But the Wesley Fofana-Remi Lamerat experiment in midfield – another area where Saint-Andre cannot resist messing around – lasted only 17 minutes, before the barnstorming young Castres centre, a rumoured target for Racing Metro, left the field with a hamstring injury that looks set to keep him out of the rest of the Six Nations.
He was replaced, with demoralising predictability, by Mathieu Bastareaud. In fairness to Toulon’s blunt instrument, his slow-motion skills in midfield are badly underused by Les Bleus. It’s the wrong job for the man.
By the time Dulin had squeezed over in the corner after leaping salmon-high to catch a dreadful pass as France whipped the ball out wide, it was already too late. Seven minutes earlier Dan Biggar had scored his first international try, latching on to a sleight-of-hand pass from Dan Lydiate, and having just enough room to dart around the despairing Dulin.
One final penalty from the metronomic Leigh Halfpenny – who scored 15 points – eased any nerves that France might stage an unlikely comeback.
It’s no wonder that the French, in their final appearance of the Six Nations in front of 80,000 long-suffering fans in Paris, were greeted with jeers and whistles as they completed a post-match lap of dishonour at the end.
Their fans must surely now be paying the not inconsiderable entrance fee to Stade de France more in fast-fading hope than expectation.
Earlier, Scotland paid a high price of their own for a case of unrealistic overconfidence against Italy in Edinburgh, prompting head coach Vern Cotter to admit he may not be getting his message across as he accepted responsibility for his side’s 19-22 defeat.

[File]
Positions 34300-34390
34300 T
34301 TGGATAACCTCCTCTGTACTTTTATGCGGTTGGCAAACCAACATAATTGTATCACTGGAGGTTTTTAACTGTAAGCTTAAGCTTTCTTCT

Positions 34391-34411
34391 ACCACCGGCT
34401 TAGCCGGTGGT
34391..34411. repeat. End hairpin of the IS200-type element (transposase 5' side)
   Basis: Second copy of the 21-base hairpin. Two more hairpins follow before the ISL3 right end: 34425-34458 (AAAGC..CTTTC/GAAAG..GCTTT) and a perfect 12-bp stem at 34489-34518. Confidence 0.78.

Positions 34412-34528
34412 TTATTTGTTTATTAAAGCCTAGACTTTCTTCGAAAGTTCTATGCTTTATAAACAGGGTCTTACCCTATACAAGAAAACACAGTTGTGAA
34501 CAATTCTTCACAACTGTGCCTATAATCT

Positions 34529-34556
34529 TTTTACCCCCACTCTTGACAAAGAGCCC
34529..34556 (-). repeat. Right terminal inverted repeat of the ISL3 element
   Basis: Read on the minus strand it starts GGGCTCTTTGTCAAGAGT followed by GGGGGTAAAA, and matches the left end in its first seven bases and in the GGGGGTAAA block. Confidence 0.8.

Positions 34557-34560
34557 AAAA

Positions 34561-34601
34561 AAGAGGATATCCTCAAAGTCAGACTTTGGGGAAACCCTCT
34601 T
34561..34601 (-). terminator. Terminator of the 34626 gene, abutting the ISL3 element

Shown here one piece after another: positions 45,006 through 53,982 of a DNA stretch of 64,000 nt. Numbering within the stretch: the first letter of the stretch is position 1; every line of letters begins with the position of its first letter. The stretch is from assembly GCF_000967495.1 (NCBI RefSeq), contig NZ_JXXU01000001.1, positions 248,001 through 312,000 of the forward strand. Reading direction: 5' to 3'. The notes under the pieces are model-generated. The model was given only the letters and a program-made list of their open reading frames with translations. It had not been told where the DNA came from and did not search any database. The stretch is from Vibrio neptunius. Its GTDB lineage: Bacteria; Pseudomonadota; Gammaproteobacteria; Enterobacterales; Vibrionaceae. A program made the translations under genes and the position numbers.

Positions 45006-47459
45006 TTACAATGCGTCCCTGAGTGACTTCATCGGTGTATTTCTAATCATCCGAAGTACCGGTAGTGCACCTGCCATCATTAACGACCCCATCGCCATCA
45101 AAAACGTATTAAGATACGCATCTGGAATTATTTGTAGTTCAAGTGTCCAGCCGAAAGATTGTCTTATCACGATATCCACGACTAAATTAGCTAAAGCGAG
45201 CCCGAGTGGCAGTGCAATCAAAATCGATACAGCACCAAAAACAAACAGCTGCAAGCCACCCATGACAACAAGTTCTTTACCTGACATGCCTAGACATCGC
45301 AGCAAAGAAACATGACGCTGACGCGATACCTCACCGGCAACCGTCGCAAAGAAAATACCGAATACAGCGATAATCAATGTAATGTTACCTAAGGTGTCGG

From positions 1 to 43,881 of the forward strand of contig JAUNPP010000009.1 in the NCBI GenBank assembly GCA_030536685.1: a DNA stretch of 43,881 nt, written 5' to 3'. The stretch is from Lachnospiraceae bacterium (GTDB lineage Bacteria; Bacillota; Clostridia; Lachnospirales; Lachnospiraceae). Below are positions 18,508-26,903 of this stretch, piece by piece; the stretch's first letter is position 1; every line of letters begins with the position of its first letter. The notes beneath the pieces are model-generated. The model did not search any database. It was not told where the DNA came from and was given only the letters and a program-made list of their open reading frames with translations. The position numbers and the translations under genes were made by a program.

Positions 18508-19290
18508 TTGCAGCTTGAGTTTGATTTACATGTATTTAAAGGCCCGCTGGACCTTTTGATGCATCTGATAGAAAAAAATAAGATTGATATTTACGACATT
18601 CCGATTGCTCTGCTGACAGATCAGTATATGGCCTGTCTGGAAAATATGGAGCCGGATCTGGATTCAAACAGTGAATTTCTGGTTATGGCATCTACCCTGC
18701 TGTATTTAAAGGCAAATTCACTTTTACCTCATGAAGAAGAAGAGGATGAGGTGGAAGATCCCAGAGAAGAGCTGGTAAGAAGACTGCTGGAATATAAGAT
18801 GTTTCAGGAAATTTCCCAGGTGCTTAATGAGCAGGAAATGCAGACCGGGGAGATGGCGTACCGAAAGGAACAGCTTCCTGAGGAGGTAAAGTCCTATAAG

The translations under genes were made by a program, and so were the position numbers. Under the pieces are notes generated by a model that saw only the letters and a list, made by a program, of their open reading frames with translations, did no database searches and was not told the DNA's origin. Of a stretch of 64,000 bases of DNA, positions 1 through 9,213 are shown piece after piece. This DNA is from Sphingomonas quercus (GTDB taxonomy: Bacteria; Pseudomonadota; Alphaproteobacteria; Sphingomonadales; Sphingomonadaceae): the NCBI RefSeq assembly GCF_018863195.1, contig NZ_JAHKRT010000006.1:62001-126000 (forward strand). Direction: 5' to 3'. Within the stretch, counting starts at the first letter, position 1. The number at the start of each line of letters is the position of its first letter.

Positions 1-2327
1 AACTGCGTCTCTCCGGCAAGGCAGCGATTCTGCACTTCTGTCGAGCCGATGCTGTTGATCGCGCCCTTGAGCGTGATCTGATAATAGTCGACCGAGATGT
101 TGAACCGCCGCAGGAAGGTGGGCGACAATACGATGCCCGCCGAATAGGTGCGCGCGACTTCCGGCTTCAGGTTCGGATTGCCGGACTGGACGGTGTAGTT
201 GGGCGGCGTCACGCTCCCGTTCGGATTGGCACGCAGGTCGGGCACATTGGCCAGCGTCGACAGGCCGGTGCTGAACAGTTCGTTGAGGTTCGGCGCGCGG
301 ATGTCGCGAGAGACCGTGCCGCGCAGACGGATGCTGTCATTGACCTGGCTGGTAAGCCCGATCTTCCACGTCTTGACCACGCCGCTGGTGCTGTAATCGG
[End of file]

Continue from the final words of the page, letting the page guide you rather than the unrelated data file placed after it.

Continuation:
Scotland, with a trip to Twickenham in their immediate future, are now red-hot favourites to win the wooden spoon for the fourth time in 11 years.
The truth is, Italy deserved their first win of 2015, and only their second away victory in the Six Nations in 15 years.
Not that it looked like they would head back to Rome with anything when their oversized and overrated journeyman fly-half Kelly Haimona telegraphed a pass to Sergio Parisse. Mark Bennett intercepted and raced away to score.
The try made it 10-0, and fly-half Peter Horne – in for the suspended Finn Russell looked to be having a ball. Little did he, or anyone else at Murrayfield, realise how terribly, horribly, wrong it would later go.
Italy’s response was immediate. A straightforward lineout win was followed by a concerted surge to the line from the Azzurri’s forwards. Lock Josh Furno emerged from a mass of bodies over the Scottish line with the ball. Try.